Students prepare for a community celebration to share their plant work and information. Time permitting, students continue their plant studies, learning about plant foods from the sea, and food chains and webs.

Before planning the community celebration, read again “The Right Way to Live as an Unanga{” in the Appendix and “Elders and Experts” in the Introduction.


Alaska Standards

To understand the varied growing conditions needed by different plants.

To learn indigenous plants’ names and characteristics.

Science: A. 1, 9, 10, 14; B. 1; D. 1
World Languages: B. 1
Skills for a Healthy life: B. 1, 3

To understand local cultural heritage and stewardship for the environment.

English: A; B. 2, 3; C; D. 2, 3; E
Cultural: A. 3, 4, 5, 6; B. 1, 2; C. 1, 3; D. 1, 3, 4, 5; E. 1, 2
History: B. 1
Arts: A. 3; B. 8


  • log books
  • invitation supplies such as paper, envelopes, poster board, pens, markers, pencils
  • all projects from plant study, including Class Herbarium
  • large paper to use for whole class project
  • paper in 3 colors to make signs for each student to wear
  • yarn or pins to hold signs on students
  • yarn to make a web (several hundred feet wound into 3 or more balls)


ACTIVITY ONE. Students prepare invitations for a community gathering to celebrate and share their work on their plant studies. They complete their projects and practice oral presentations. They review how to behave appropriately when they have guests.

Inside activity
Estimated duration: Invitations: 40-60 minutes in 2 sessions
Project completion: as needed.

Review ways to welcome and show respect for Elders, experts, and other honored guests. Develop suggestions for appropriate behavior. For example, it is the tradition to serve Elders and honored guests or have them go first when serving refreshments. Make sure they have a place to sit. After the Elders come younger guests & very young children. Young people honor the dignity of a celebration by helping out however they can and waiting their turn. These manners are part of learning how to live the right way as human beings.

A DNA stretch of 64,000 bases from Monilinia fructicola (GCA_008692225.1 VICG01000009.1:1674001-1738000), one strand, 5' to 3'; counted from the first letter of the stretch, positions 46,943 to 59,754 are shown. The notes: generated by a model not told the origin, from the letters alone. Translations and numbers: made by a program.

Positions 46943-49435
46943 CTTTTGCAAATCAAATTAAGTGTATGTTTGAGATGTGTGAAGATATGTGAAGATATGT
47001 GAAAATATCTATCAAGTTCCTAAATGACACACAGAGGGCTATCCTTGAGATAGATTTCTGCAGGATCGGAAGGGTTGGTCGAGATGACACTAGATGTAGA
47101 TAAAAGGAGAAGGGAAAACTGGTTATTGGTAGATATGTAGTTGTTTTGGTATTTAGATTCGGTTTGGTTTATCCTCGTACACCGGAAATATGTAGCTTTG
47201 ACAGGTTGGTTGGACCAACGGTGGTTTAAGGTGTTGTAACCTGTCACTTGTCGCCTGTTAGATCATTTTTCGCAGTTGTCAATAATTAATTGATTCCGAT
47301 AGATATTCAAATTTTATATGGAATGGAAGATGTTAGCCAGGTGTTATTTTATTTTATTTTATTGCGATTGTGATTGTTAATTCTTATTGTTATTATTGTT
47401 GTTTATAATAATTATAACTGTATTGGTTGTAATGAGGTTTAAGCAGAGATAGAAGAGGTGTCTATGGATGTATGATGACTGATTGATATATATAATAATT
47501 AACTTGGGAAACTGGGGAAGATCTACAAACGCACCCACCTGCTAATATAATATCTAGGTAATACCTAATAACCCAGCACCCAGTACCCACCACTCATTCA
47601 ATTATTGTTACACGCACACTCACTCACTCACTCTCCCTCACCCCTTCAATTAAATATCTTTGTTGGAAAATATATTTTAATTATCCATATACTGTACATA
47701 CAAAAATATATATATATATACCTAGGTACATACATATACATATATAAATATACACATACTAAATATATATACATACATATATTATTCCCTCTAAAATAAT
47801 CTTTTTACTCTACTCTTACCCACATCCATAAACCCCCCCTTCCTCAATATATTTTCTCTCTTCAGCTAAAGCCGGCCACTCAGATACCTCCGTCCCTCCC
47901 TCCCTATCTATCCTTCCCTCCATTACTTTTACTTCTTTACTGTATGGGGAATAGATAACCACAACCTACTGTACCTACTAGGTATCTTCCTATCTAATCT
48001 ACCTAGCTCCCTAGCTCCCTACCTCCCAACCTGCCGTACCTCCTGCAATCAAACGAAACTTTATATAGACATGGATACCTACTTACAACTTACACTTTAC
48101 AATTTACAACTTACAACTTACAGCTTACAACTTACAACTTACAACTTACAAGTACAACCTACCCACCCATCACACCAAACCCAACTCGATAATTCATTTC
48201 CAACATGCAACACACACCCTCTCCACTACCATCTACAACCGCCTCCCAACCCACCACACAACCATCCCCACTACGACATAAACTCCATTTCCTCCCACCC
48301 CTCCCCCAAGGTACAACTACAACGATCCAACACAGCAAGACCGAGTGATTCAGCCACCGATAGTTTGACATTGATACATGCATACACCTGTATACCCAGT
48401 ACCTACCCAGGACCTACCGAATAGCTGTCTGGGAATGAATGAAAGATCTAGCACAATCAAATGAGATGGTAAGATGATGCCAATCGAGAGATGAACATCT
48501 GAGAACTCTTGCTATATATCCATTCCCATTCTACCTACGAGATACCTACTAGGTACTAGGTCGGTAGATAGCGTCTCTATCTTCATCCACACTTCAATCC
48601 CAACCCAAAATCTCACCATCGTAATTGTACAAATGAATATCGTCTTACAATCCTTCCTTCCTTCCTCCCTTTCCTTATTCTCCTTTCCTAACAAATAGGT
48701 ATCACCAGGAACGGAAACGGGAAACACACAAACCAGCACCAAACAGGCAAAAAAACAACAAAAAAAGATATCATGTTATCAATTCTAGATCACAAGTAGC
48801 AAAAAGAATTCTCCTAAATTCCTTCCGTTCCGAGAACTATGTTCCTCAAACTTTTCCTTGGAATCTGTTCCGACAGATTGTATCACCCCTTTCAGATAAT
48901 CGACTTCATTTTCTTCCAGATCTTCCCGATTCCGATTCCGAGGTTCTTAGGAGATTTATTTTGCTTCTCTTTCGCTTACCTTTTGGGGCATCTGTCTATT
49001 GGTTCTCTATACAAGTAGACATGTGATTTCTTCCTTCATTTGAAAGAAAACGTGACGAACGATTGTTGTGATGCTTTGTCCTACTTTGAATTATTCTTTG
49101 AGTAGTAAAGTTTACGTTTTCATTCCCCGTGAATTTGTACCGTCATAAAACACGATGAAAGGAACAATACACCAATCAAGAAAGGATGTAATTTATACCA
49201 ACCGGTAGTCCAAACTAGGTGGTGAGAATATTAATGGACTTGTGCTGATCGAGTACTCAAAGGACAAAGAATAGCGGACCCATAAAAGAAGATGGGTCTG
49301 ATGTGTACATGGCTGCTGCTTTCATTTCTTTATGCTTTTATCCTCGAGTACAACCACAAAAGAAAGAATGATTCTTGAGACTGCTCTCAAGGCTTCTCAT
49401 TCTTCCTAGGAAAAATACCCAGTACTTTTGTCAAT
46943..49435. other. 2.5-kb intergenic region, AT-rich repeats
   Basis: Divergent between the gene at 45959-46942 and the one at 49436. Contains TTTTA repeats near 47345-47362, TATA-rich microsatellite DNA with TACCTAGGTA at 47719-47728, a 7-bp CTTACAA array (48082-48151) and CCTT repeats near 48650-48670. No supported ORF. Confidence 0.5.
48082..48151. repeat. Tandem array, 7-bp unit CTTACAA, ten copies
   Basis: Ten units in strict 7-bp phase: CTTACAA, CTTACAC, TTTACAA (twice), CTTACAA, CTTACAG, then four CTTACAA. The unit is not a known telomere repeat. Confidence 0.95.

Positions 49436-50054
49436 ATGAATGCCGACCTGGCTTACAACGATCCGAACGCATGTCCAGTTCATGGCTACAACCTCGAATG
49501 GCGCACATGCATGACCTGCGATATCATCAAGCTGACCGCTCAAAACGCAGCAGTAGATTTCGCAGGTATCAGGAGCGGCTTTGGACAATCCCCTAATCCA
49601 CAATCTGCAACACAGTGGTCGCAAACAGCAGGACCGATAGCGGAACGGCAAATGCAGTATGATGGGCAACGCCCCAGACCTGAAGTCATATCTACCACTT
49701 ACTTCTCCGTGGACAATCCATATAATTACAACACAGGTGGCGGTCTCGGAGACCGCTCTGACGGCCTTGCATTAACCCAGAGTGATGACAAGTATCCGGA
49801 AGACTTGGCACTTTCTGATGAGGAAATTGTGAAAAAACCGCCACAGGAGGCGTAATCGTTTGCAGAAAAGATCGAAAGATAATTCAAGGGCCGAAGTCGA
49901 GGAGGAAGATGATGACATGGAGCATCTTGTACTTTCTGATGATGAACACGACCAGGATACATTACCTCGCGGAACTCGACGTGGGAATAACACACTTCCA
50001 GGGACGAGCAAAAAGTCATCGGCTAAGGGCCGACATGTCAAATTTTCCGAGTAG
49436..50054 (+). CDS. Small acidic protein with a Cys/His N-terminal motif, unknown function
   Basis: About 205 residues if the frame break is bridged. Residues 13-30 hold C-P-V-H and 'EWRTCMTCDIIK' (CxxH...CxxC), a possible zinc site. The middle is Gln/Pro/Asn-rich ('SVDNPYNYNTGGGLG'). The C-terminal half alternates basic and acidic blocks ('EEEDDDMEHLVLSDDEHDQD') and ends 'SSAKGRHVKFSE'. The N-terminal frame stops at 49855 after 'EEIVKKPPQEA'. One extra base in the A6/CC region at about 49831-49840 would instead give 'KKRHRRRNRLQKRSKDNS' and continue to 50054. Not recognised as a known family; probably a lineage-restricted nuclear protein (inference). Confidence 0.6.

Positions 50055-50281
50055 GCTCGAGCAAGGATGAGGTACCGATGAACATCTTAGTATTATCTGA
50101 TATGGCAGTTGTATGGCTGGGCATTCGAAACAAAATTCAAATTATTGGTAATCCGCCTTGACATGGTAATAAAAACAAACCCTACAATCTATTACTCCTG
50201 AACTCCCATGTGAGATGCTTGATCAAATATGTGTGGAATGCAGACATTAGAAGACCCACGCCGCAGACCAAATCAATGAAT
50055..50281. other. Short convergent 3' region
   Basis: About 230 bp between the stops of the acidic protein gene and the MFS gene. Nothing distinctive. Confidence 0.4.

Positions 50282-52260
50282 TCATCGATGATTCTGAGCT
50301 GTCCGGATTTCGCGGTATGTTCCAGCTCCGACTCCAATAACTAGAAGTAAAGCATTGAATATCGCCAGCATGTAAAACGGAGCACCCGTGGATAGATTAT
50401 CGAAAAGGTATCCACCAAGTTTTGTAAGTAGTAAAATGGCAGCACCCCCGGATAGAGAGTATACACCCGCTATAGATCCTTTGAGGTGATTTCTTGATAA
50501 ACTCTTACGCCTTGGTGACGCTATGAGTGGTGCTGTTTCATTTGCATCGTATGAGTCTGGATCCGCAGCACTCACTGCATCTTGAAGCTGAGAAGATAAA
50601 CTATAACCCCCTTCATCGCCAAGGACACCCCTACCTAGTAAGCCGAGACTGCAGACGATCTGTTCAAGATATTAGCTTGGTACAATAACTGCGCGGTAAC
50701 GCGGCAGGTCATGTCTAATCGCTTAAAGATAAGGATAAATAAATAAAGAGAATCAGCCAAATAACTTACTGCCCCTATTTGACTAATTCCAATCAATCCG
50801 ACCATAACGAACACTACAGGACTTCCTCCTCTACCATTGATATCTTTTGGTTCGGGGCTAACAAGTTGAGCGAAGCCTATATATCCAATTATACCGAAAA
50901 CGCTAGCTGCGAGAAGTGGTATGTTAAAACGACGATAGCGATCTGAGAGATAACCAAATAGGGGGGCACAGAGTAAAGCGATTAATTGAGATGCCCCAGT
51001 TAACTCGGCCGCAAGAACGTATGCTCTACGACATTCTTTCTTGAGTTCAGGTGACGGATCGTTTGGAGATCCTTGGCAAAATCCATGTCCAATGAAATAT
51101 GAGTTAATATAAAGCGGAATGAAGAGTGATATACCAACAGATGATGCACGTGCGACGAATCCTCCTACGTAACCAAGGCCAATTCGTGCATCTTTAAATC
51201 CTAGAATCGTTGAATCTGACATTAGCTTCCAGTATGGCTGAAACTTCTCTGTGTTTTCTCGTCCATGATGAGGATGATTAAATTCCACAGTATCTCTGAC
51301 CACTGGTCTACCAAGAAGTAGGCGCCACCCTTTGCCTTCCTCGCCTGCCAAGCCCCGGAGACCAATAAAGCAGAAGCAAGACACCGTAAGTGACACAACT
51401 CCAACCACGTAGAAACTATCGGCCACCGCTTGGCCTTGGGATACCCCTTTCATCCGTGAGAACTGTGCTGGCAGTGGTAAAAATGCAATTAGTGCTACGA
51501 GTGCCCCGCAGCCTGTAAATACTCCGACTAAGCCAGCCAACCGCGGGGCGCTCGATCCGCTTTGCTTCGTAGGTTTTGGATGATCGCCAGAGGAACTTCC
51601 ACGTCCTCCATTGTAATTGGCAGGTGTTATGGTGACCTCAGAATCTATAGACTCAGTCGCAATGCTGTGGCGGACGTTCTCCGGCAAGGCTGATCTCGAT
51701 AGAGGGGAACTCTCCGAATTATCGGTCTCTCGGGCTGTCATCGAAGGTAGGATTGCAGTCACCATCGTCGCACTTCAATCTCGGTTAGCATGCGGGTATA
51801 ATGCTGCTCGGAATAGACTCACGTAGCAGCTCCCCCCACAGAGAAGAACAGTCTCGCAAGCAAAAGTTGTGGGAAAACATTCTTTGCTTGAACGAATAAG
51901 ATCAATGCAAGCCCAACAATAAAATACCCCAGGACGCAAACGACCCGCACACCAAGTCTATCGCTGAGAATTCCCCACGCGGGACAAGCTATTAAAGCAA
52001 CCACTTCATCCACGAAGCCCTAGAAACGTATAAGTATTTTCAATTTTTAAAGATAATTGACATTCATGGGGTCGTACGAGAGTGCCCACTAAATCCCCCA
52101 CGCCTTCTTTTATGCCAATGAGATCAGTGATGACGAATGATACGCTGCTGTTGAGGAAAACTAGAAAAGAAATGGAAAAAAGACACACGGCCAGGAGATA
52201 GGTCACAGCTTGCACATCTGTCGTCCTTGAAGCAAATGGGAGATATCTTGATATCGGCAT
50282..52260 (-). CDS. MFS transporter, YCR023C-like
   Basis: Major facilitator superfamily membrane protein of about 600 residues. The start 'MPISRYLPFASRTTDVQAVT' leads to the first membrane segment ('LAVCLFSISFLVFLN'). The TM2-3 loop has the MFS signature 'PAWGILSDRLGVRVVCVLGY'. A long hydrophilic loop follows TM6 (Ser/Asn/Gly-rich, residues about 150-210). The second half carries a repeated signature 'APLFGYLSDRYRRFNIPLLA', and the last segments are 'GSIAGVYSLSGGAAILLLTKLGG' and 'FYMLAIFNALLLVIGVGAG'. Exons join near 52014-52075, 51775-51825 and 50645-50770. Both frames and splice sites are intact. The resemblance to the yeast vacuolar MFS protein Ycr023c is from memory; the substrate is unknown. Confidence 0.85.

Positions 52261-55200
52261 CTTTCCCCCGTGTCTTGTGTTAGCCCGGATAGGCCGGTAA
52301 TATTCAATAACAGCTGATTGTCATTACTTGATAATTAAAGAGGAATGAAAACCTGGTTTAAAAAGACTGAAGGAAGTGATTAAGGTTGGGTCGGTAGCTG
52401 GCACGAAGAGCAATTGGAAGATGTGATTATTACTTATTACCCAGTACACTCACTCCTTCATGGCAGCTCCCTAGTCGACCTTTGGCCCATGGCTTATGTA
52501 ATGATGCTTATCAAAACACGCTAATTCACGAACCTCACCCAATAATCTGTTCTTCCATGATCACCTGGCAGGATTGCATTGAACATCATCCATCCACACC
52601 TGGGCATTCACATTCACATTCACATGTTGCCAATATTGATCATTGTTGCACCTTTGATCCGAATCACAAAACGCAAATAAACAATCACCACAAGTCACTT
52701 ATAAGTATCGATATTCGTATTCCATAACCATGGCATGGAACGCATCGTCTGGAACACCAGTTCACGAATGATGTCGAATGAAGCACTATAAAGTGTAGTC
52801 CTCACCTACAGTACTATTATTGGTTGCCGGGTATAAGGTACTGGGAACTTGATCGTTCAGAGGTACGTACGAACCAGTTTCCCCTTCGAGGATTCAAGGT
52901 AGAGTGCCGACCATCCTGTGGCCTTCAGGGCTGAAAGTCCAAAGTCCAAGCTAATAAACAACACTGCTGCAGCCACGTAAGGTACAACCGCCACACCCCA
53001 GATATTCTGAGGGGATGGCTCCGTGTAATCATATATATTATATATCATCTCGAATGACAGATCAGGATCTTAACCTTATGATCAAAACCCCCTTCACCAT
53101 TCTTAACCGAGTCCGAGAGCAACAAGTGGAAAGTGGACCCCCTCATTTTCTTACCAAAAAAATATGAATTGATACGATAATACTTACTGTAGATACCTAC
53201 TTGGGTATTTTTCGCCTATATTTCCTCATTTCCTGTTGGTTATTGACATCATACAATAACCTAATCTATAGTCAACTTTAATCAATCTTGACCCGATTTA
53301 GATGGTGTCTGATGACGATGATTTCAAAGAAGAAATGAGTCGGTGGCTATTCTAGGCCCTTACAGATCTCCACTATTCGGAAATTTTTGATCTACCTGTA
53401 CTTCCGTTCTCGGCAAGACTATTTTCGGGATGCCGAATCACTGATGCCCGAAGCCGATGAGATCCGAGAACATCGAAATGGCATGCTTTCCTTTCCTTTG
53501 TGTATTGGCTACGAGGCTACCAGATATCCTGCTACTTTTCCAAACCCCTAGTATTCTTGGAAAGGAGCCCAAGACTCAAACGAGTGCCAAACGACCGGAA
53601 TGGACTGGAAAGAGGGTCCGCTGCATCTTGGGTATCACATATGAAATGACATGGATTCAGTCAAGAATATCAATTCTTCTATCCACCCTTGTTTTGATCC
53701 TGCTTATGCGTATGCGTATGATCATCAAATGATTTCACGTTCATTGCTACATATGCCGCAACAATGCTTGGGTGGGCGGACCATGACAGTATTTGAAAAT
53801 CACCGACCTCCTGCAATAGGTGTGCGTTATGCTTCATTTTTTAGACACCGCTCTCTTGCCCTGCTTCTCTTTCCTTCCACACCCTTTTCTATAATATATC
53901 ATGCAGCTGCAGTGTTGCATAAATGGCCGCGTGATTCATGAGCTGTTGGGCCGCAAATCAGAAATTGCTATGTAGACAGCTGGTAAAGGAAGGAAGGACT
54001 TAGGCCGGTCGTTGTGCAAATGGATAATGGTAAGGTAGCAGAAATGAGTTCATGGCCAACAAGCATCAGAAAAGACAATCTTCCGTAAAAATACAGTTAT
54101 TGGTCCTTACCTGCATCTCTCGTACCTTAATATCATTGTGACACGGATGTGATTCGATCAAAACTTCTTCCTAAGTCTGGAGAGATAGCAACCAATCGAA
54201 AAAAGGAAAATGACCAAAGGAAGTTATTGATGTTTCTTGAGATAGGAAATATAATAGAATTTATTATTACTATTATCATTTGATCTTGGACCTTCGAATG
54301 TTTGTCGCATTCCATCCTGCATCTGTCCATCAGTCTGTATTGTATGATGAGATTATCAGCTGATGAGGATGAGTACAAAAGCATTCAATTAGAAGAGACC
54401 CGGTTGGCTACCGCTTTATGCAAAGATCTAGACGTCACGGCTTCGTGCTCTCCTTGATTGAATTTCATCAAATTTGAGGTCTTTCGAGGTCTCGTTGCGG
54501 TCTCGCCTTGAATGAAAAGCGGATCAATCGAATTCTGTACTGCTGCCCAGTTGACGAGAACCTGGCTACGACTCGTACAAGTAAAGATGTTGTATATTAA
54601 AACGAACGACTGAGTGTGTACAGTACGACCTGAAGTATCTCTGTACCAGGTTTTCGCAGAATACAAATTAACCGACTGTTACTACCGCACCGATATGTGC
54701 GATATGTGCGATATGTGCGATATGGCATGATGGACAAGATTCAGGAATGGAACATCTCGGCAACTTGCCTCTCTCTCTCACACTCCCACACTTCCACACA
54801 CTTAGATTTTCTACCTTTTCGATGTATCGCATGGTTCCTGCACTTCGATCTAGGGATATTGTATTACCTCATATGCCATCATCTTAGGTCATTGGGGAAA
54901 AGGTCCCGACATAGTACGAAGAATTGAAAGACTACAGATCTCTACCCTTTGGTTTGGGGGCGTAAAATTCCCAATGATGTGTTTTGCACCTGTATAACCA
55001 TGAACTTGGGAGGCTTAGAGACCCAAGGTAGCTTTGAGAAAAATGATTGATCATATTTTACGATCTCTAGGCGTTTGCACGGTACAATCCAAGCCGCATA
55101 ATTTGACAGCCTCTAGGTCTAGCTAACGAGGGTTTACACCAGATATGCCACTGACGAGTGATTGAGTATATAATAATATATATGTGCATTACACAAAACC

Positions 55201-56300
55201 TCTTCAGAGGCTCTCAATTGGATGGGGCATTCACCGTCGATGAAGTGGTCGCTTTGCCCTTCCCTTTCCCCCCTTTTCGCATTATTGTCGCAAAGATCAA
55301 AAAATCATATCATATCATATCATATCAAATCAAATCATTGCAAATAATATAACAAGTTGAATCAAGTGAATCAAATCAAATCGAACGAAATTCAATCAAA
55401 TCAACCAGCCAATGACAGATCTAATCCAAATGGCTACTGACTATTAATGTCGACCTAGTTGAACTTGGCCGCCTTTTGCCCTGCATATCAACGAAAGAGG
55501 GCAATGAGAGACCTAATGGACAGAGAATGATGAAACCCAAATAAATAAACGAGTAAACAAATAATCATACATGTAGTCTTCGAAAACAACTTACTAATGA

ACTIVITY TWO. Students look at plants from the sea and discuss their uses with Elders and experts.

Inside/outside activity
Estimated duration: 40-60 minutes field o
bservation plus travel time

ACTIVITY THREE. Students make a food web

Inside activity
Estimated duration: 30-40 minutes

For activities that explore food chains and food webs in Alaska, see these Alaska Wildlife Curriculum Teacher’s Guides, Alaska Department of Fish and Game, 1995. Alaska’s Tundra & Wildlife “Survival Links” and “Tundra Connections.” pages 99-122. Wildlife for the Future has a variety of activities. Alaska Ecology Cards describe what 270 organisms eat and are eaten by, as well as other facts.

There are many activities and explanations of food chains and food webs on the World Wide Web. Turn your browser’s search engine to “food chain” and “food web” to locate resources. These are a few:
   (includes interactive food web work sheet)

Assessment opportunity: Student describes 3 links in a simple food chain from the region to the teacher.

Teacher Assessment Rubric, Section Five

Name of student: ___________________________________________
  1. Always 2. Sometimes 3. Never

Completes work.


Is respectful of values.


Is respectful of Elders.


Understands the information.





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